So you were an emergency physician through nineteen what?$$Nineteen eighty-six [1986] to around 1996.$$Okay all right so that's a (simultaneous)--$$(Simultaneous) Approximately ten years.$$All right, but you didn't stay, you didn't plan to stay in medicine and you didn't.$$Well I was actually pretty happy you know I was you know married, I have six kids and was on way to you know the big house, the mortgage the you know all the things that, that most professionals get into. But again I got involved in politics 'cause I wanted to give back to the community and I found that very few people of color had been involved in the financial side of politics. And I wanted to make a difference politically and so I focused on the finance part of it. Started with a guy named Bill Bradley who was then a senator out of New Jersey was running for re-election, got to know them, him through a Princeton [University, Princeton, New Jersey] alumni, organization and said look, I'd like to raise money for you. And if you tell that any politician they're like please sign me up, and so I had the good fortune of hosting for him a fund raiser here in Texas around 1986 and '87 [1987], which was enormously successful and--$$Now Bill Bradley he was a basketball star at Princeton, star in the NBA [National Basketball Association] with the [New York] Knicks and also I mean as a senator from New Jersey, he seemed like a, a pretty strong candidate for the presidency at one point, right?$$Yes, and that was in part precisely the reason why I supported him and, and my colleagues supported him, in that it was an investment in the future. One wanted to get involved and number two wanted to be involved with people who were sensitive. And he was in the middle of the road guy, very thoughtful guy, we knew he had a sensitivity for some of the issues, we had, sort of within the African American community, but, but in the broader American community, and someone who was respected having been a Rhodes Scholar, having been captain of the [1964 Summer] Olympic[s] [Tokyo, Japan] team, won a gold medal, NBA, All-Star, won World Championship twice, again United States senator. This is a guy who had you know broad network of lots of accomplishments and still was very progressive in terms of his thinking. So myself, group of friends we starting raising money for him here originally in Texas, that was very successful. Then you know others raised money for him in Chicago [Illinois], [HistoryMaker] John Rogers [Jr.] having come down, come down to the event we did in, in Dallas [Texas], he then did for him in Chicago. Friends we did for him in New York and again, he became very good friends, he's godfather for one of my kids. But along the way then Ann Richards called said look you're raising all this money for some guy for New Jersey, I wanna run for governor of Texas, will you help me? And Ann Richards is a very charming woman, and, and very savvy, I sat down, met with her and how could I say no. So, you, know I signed up to help her and began to raise money for her to run for governor.$I'd been very successful in fundraising politically and I knew that if I set my mind to it, I also could raise money for myself and for businesses that I was interested in terms of private equity. So I knew you know a couple things I needed to do, I needed to do improve my own personal expertise in business and number two put together a good team of people. On the personal side, again I've been involved in politics and so the president, the United States president, [President William Jefferson] Bill Clinton and the U.S. Senate confirmed me to go on the board of directors of a company we formed in 1993 to supply low-level uranium to utilities around the world, called the United States Enrichment Corporation [Bethesda, Maryland]. Why I wanted to do that was for the experience of being involved in corporate boards and you know being engaged in a very important transaction. We formed this company in 1993 supplied low-level uranium, to utilities around the world. We put together 80 percent of the domestic market, 40 percent of the world market; negotiated to purchase the nuclear weapons grade uranium from the former Soviet Union [Russia] to de-enrich it, sell it to utilities. And then we took it public, we've had $2 billion (unclear) offer so that experience that capital marks experience was very important to my own maturity in terms of business. And yet there are only five people on the board of directors, the original board was a guy named [William] Bill Rainer who was chairman of the board, founded a company by the name of Greenwich Capital [Markets, Inc.], Margaret [H.] Greene was the highest ranking woman at BellSouth [Corporation], Greta [Joy] Dicus who became chairman of [U.S.] Nuclear Regulatory Commission, myself and a guy by the name of Frank Zarb who was former energy secretary [sic.], but also former CEO of Smith Barney, and also former CEO of NASDAQ, so some very important people.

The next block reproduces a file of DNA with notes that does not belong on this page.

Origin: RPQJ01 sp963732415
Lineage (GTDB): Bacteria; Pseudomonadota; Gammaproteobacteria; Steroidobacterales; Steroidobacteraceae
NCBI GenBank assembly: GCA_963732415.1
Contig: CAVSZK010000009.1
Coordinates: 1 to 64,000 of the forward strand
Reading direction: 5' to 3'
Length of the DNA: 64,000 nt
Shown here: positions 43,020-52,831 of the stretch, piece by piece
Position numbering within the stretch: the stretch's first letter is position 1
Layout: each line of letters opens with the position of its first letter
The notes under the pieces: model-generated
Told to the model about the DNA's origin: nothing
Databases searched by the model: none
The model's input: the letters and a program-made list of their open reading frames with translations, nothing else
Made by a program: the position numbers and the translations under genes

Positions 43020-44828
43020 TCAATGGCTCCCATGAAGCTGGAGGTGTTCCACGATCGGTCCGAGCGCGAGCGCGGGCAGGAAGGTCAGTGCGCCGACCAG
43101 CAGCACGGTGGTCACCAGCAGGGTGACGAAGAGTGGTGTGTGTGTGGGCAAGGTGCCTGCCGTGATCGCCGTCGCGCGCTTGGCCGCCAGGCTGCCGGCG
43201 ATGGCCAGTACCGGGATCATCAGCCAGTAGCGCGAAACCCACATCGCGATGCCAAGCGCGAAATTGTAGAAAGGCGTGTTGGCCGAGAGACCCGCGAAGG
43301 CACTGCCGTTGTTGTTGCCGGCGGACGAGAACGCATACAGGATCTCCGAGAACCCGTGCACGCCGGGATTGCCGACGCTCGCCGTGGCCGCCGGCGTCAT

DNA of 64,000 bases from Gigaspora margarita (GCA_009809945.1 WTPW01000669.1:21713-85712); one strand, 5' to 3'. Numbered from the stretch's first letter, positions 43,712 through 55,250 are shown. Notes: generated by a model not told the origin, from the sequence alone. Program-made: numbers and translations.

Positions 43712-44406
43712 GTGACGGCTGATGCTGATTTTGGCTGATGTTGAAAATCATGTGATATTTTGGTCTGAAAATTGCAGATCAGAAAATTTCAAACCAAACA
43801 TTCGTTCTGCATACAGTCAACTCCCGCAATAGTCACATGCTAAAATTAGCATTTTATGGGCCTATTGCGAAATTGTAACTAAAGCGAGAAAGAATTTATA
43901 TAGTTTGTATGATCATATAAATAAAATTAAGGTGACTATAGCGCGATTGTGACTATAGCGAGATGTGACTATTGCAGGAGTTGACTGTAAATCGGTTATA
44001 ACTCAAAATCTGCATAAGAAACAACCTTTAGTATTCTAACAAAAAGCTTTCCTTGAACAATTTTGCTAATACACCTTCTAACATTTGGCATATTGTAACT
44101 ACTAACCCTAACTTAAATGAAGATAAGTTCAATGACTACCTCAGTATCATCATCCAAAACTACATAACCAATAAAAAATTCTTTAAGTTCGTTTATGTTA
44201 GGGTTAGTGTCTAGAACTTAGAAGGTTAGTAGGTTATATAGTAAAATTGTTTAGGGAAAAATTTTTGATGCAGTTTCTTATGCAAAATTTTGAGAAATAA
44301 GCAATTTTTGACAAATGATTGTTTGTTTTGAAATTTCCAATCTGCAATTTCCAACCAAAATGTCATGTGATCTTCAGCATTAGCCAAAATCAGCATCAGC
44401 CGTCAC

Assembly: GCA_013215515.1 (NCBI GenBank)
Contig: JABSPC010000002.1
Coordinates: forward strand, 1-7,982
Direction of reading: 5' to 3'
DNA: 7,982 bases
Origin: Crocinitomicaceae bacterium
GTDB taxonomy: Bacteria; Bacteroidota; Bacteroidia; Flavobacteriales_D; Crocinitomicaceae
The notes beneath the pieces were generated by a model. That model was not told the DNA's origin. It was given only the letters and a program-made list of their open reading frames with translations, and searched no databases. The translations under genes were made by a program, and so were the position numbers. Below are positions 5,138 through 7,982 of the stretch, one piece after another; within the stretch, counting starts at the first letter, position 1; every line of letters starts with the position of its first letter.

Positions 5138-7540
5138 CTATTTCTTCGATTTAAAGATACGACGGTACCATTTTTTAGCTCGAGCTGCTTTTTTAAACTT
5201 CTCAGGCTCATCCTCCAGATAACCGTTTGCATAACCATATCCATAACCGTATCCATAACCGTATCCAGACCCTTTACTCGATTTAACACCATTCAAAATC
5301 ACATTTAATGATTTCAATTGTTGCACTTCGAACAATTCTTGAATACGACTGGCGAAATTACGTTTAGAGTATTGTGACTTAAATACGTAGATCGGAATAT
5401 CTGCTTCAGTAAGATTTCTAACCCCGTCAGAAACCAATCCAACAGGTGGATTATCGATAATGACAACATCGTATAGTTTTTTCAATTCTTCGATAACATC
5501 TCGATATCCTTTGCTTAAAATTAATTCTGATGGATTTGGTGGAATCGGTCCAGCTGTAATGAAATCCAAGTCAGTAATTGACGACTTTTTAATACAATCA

Dr. Rameck R. Hunt

Dr. Rameck Hunt was born in Orange, New Jersey, on May 1, 1973. Hunt's mother, only seventeen when he was born, worked hard to support the family, but they were constantly moving back to his grandmother's house. When Hunt was fourteen, he moved to Newark to live with an uncle and attend University High in a rough neighborhood; the friends he made there would send him on the path to medical school and becoming an inspiration to many urban youth.